Spring is right around the corner. The days are getting longer and warmer, the first vegetables in my orto have been sown and my taste buds are turning towards pétillant naturels rather than heavy reds.

I’ve had time to unpack my suitcase and settle back after the Loire fairs earlier this month and so my mind goes to the next big appointment in the wine trade diary: Vinitaly!

I make a point of going every year. You may have spotted that I was interviewed for an episode of Monty Waldin’s “Italian Wine Podcast” recently. It was recorded during a stolen 45 minutes in a fishbowl somewhere in the depths of Veronafiera last April.

Chatting with Monty Waldin, 2018

Every year, you may be thinking…. *yawn*… whilst it sounds clichéed, every year, there’s something new. Here’s the run-down of what to expect if you’re coming to Vinitaly in 2019.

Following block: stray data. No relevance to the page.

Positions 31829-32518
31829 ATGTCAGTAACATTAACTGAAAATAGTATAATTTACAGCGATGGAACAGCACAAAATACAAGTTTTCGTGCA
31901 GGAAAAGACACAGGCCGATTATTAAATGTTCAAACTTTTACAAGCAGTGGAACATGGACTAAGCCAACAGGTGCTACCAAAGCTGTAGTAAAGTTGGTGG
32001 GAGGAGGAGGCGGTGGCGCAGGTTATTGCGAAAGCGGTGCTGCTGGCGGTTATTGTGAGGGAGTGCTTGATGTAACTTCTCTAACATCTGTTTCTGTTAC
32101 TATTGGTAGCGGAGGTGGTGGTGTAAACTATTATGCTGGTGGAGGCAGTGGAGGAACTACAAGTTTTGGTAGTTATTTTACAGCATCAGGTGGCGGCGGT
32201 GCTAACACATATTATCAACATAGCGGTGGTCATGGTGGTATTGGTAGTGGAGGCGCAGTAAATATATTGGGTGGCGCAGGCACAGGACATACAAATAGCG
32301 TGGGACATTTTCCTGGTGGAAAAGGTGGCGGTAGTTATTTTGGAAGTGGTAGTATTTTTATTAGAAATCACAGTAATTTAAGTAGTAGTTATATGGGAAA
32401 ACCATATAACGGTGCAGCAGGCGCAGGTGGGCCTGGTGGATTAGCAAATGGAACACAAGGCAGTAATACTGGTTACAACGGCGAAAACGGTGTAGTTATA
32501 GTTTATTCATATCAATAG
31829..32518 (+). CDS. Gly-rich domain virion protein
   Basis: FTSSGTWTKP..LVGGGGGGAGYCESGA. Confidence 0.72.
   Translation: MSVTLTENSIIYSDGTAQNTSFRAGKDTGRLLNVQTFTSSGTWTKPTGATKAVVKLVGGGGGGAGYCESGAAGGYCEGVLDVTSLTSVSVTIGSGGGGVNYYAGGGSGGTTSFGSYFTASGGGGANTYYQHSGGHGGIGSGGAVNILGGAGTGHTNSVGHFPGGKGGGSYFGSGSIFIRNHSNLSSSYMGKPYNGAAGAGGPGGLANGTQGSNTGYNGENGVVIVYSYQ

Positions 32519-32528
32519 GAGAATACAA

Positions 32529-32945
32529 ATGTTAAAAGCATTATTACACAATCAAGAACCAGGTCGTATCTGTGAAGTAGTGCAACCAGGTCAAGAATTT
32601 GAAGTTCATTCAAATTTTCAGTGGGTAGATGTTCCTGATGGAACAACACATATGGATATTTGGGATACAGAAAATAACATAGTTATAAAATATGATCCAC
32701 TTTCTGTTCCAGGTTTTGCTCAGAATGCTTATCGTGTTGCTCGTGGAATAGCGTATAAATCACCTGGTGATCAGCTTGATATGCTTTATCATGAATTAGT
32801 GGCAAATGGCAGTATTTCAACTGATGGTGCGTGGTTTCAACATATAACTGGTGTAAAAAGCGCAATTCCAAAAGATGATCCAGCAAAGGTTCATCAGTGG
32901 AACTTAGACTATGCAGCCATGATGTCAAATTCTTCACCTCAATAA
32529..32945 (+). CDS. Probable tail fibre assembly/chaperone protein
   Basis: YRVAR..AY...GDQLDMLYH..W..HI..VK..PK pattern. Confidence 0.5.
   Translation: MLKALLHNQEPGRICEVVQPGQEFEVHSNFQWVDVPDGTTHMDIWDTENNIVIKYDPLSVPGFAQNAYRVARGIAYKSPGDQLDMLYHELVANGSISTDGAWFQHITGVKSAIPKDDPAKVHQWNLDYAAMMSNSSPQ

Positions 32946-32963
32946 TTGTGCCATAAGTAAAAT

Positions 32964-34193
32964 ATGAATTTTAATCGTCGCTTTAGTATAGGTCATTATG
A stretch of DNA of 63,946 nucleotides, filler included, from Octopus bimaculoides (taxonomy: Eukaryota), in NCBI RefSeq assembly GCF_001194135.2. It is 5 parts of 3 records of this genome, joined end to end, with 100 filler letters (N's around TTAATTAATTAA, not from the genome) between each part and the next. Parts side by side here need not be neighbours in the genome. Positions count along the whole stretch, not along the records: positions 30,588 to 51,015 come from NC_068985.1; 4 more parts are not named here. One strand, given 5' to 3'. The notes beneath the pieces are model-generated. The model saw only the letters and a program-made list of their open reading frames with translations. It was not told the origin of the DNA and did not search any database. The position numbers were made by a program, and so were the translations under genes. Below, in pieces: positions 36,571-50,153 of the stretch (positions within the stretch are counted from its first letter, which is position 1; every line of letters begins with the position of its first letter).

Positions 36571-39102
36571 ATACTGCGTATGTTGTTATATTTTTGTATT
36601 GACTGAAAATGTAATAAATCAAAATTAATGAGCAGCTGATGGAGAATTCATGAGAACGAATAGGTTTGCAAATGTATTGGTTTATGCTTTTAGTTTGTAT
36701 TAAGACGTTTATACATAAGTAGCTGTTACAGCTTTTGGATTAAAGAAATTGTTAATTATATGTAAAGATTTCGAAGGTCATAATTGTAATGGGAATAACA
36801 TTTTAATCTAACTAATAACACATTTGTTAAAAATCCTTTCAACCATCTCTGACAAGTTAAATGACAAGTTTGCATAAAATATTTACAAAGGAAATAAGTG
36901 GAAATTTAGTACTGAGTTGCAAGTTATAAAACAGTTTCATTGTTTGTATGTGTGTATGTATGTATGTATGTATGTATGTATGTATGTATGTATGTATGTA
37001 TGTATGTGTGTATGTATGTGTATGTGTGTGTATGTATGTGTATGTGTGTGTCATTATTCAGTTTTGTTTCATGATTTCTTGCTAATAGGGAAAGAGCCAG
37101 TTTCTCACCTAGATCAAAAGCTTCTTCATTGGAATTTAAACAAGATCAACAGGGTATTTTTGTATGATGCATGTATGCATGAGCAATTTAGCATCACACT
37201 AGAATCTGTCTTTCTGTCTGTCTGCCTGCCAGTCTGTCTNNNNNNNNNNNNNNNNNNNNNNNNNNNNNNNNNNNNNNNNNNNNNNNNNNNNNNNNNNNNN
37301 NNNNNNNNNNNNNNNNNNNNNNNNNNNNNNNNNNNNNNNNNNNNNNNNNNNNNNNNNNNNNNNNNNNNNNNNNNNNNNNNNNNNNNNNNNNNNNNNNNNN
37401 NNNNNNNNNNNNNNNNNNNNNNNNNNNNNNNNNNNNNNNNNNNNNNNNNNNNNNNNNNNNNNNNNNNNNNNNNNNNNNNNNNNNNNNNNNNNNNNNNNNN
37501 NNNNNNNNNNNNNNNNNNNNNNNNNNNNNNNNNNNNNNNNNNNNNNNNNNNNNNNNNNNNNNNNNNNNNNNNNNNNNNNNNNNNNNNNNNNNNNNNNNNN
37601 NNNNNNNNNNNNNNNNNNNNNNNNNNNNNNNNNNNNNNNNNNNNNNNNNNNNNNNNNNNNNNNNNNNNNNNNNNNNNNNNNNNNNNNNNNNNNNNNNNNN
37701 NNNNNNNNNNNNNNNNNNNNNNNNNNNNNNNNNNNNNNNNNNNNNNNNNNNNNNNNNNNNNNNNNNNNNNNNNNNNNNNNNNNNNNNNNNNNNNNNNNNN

The old-timers know that the proceedings kick off on Friday 5th April with Vini Veri in Cerea (VR.) The list of participants is not yet available but you can be sure to find a smattering of the usual natural wine figures – of which my personal favourites usually present are Colombaia, Feudo d’Ugni and Vodopivec.

The next day (Saturday 6th) heralds the start of VinNatur, which *newsflash* has moved its annual fair from the famous Villa Favorita to the nearby Margraf Showroom, a exhibition and logistics hub for a large, local marble company. We’ll find out if marble and wine are a good combination – but one thing is for sure: easy parking and 17,000 square metres of space to house the 182 producers from 6 different countries.

Summa, up in the Alto Adige, is the most exclusive of the fairs – being reserved to some 2000 participants and 100 winemakers. Organised by Alois Lageder, current president of Demeter Italy, most of the exhibitors farm biodynamically and if you receive an invitation, I’ve heard it’s worth the detour.

That covers the “off” fairs and brings us onto probably the main reason why you come to the Verona area at this time of the year anyway: Vinitaly. I’m pleased to report that in recent years there’s been a substantial increase in how much space, time and attention is given to organic, sustainable and independently-owned wineries. Given that 30% of all the vineyards in Italy are organically farmed, this increase shouldn’t come as much of a surprise but it should be very much welcomed.